• Cardiovascular disease. Diabetics have up to a 400% greater chance of heart attack or stroke. Heart disease and stroke cause about 65% of deaths among people with diabetes. These deaths could be reduced by 30% with improved care to control blood pressure and blood glucose and lipid levels.

• Amputations. About 82,000 people have diabetes-related leg and foot amputations each year. Over 60% of non-traumatic lower limb amputations are diabetes related. Foot care programs that include regular examinations and patient education could prevent up to 85% of these amputations.

• Kidney disease. About 38,000 people with diabetes develop kidney failure each year. Treatment to better control blood pressure and blood glucose levels could reduce diabetes-related kidney failure by about 50%.

• Eye disease and blindness. Each year, 12,000-24,000 people become blind because of diabetic eye disease, including diabetic retinopathy. Diabetes is the leading cause of new cases of blindness among adults 20-74 years old. Screening and care could prevent up to 90% of diabetes-related blindness.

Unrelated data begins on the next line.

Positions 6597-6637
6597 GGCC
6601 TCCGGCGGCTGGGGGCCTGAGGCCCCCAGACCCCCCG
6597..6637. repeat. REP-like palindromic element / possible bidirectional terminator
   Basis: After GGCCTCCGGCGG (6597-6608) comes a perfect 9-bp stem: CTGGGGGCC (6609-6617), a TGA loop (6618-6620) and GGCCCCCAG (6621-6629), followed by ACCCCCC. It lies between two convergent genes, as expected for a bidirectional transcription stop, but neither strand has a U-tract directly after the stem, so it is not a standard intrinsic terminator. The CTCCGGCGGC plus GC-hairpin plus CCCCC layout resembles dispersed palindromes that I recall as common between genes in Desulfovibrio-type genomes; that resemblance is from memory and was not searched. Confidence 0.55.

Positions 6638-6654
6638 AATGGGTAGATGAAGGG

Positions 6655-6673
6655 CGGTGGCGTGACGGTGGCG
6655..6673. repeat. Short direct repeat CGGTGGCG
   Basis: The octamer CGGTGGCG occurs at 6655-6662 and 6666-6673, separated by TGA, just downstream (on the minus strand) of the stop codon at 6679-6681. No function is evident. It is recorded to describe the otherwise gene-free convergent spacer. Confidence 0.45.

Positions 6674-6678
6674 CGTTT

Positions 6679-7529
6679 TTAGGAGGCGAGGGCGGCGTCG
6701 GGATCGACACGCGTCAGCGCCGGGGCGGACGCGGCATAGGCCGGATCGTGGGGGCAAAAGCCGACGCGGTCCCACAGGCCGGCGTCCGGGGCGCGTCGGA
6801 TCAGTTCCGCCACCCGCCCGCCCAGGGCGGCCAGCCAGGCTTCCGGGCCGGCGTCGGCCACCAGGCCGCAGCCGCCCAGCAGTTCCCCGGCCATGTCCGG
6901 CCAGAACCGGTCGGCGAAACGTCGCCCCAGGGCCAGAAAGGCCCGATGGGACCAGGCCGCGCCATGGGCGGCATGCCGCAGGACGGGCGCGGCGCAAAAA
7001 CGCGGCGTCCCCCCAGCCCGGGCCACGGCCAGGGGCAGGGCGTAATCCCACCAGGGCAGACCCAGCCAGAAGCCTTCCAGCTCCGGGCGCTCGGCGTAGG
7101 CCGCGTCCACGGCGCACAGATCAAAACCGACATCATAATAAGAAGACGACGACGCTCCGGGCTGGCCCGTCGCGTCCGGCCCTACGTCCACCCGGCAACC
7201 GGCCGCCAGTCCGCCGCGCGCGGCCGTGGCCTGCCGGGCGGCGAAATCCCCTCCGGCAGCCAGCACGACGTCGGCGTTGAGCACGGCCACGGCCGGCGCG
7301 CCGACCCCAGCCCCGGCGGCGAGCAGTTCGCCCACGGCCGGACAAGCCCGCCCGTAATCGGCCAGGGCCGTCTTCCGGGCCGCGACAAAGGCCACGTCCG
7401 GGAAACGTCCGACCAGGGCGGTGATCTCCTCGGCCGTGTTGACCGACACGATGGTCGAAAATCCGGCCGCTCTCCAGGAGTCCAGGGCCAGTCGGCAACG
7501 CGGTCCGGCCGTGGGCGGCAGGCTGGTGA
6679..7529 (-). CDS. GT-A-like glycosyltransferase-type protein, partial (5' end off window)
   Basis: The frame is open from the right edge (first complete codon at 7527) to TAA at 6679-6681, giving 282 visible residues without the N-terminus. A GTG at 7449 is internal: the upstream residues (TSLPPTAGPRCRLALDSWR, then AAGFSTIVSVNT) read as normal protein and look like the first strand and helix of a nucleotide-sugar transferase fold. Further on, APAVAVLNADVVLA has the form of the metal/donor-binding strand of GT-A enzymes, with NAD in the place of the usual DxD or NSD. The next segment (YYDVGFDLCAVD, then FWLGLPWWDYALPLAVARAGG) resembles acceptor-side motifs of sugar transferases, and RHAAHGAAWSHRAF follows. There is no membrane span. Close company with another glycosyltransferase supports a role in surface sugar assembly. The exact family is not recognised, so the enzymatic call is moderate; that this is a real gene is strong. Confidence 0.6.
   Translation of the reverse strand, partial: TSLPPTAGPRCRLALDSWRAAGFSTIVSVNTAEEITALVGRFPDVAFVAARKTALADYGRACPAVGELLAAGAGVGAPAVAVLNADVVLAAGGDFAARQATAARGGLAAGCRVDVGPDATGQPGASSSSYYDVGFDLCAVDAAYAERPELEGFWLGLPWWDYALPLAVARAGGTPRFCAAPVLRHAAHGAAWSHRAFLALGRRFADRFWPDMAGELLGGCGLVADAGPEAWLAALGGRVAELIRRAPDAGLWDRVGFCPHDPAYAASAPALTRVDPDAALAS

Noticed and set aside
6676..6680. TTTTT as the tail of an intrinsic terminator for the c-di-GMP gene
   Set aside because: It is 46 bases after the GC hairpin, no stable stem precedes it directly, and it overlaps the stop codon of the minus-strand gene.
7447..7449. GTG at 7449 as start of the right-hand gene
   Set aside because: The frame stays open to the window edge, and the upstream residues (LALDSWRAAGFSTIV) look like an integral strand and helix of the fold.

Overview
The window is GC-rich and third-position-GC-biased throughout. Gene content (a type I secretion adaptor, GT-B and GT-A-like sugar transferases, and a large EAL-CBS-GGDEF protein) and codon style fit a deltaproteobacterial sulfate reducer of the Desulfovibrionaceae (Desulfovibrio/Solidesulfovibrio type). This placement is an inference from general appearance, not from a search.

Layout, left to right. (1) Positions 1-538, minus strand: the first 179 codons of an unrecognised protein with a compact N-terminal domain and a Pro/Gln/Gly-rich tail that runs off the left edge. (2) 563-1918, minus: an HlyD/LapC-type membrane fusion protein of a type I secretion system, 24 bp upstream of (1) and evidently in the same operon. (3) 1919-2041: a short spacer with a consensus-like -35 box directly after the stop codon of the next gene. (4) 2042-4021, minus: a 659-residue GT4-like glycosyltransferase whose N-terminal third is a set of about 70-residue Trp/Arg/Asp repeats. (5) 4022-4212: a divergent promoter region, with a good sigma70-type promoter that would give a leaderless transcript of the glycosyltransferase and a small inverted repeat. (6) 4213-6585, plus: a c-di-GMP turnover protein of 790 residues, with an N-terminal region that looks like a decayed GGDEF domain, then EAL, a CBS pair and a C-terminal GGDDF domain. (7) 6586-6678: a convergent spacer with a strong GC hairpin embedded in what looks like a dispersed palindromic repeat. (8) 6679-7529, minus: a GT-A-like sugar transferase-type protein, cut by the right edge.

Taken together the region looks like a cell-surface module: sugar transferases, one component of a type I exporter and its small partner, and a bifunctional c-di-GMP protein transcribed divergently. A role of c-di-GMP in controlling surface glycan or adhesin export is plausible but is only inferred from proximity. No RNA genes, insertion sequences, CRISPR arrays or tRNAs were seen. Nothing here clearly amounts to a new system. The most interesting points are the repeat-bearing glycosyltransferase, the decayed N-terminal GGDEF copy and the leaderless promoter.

• Sexual Dysfunction. Approximately 70% of all adult males with diabetes currently suffer or will experience sexual dysfunction or impotence.


Other Complications:-

· Flu- and pneumonia-related deaths. Each year, 10,000-30,000 people with diabetes die of complications from flu or pneumonia. They are roughly three times more likely to die of these complications than people without diabetic

· Pregnancy complications. About 18,000 women with pre-existing diabetes deliver babies each year, and an estimated 135,000 expectant mothers are diagnosed with gestational diabetes. These women and their babies have an increased risk for serious complications.

Many of these potential complications can significantly shorten the life of a person with diabetes, and all of them can diminish the quality of life.

Role of Natural Products to Management the Diabetic:


1. Aporphin obtained from the aqueous fraction of an alcoholic extract of leaves of Vinca rosea L. Catharanthus roseus (Apocynaceae) Don leads to marked lowering of glycaemia in normal and streptozotocin-induced diabetic rats. This effect was comparable with that of tolbutamide. Three suspension cultures of C. rosea were obtained from three different cell lines (CWS, CW-A and CWS-G). In the production medium, the first cell line produced 0.1 % ajmalicine and the cell extract caused a 71 % decrease in glycaemia in diabetic rats. In contrast, in the growth medium, CWS produced trace amounts of alkaloids and the extract did not show any anti-diabetic activity. The CWA cell line synthesized 0.036 % ajmalicine. The extract had no hypoglycemic effect while in the growth medium the cells produced trace amounts of alkaloids and the extract induced an 86 % decrease in blood sugar6